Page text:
In conceptualizing leadership in education, the question that immediately arises is whether such an analysis should be confined to the cognitive abilities (IQ) of the educator alone and whether this would be sufficient to focus on educational leadership traits. We also need to ask ourselves whether there is a symbiotic relationship between collegial leadership and emotional intelligence (EI) seeing that many of our leaders in education are guilty of behaving largely as traditional managers or technocrats. Research on leadership over the past two decades strongly suggests that the EI of leaders matters twice as much as that of cognitive abilities such as IQ or technical expertise. Apparently, social and emotional abilities are four times more important than IQ in determining leadership success. Researchers therefore argue that managers and leaders are different types of people, managers being more reactive and less emotionally involved, and leaders being more proactive and more emotionally involved. Furthermore, research findings as discussed in this paper, confirm that collegiality influences the emotionally intelligent leadership behaviours of educators and these findings clearly indicate that a significant relationship exists between the development of a collegial environment that is identified by collaborative teamwork amongst educators at all levels, shared decision-making, shared core values, a shared vision, shared leadership opportunities and meaningful empowerment opportunities. It is therefore inconceivable, in terms of the research findings, to speak about collegial leadership in the absence of emotional intelligence.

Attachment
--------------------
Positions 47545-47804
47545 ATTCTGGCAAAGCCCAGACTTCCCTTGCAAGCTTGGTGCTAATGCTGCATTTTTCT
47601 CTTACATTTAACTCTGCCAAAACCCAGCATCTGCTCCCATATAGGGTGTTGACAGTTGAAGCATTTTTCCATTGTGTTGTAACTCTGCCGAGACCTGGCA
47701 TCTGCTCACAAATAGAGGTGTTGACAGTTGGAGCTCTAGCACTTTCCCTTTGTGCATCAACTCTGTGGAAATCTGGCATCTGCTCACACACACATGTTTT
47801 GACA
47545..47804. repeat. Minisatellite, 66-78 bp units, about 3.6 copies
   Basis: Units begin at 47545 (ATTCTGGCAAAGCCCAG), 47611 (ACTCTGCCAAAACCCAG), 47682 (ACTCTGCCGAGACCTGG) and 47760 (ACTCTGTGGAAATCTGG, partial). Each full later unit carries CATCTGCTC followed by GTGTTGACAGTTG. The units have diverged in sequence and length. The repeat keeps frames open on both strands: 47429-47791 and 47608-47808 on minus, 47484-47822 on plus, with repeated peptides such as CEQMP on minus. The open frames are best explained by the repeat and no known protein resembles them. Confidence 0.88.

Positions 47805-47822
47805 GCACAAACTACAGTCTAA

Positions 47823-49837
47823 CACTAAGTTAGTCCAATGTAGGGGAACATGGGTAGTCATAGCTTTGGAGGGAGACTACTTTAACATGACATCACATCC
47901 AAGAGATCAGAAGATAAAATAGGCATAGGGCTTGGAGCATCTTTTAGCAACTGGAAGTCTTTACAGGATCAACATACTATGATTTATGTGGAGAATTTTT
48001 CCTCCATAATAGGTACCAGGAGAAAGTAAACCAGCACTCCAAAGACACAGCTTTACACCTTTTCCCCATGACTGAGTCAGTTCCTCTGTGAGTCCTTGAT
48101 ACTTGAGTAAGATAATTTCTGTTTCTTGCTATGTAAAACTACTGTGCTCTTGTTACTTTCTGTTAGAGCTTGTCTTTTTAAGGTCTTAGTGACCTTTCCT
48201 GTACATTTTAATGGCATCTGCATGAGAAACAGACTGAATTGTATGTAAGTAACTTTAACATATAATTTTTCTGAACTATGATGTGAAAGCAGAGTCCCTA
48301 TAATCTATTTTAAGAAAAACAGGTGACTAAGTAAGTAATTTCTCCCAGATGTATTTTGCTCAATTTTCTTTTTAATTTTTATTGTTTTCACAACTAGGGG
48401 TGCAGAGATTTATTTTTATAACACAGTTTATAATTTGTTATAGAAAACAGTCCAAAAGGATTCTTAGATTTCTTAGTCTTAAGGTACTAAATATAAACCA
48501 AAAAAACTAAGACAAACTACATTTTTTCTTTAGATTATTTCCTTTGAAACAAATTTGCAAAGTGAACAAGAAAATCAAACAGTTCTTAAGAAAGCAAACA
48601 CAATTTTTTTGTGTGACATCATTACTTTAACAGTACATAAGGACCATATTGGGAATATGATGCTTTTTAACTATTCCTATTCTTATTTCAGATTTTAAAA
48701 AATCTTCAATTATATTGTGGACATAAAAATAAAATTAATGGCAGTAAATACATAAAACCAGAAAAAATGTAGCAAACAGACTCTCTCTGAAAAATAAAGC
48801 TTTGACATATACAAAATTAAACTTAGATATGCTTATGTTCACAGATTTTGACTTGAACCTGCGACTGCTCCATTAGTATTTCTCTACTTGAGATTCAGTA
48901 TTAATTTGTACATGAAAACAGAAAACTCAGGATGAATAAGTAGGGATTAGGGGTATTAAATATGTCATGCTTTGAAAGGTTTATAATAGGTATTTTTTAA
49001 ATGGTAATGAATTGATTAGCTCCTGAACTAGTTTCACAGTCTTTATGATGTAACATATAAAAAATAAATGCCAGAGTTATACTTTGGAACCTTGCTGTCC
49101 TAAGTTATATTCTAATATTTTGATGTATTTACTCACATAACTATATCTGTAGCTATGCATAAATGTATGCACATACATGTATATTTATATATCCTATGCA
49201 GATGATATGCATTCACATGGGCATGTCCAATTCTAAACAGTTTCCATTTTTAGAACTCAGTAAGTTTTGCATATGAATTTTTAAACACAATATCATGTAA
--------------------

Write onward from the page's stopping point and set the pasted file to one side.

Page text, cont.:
|Keywords:||Emotional Intelligence, Collegiality, Collegial Leadership, Traditional Management Practices|
Professor of Advanced Studies in Education, Research, Technology & Innovation Unit,, Faculty of Education, Nelson Mandela Metropolitan University, Port Elizabeth, South Africa
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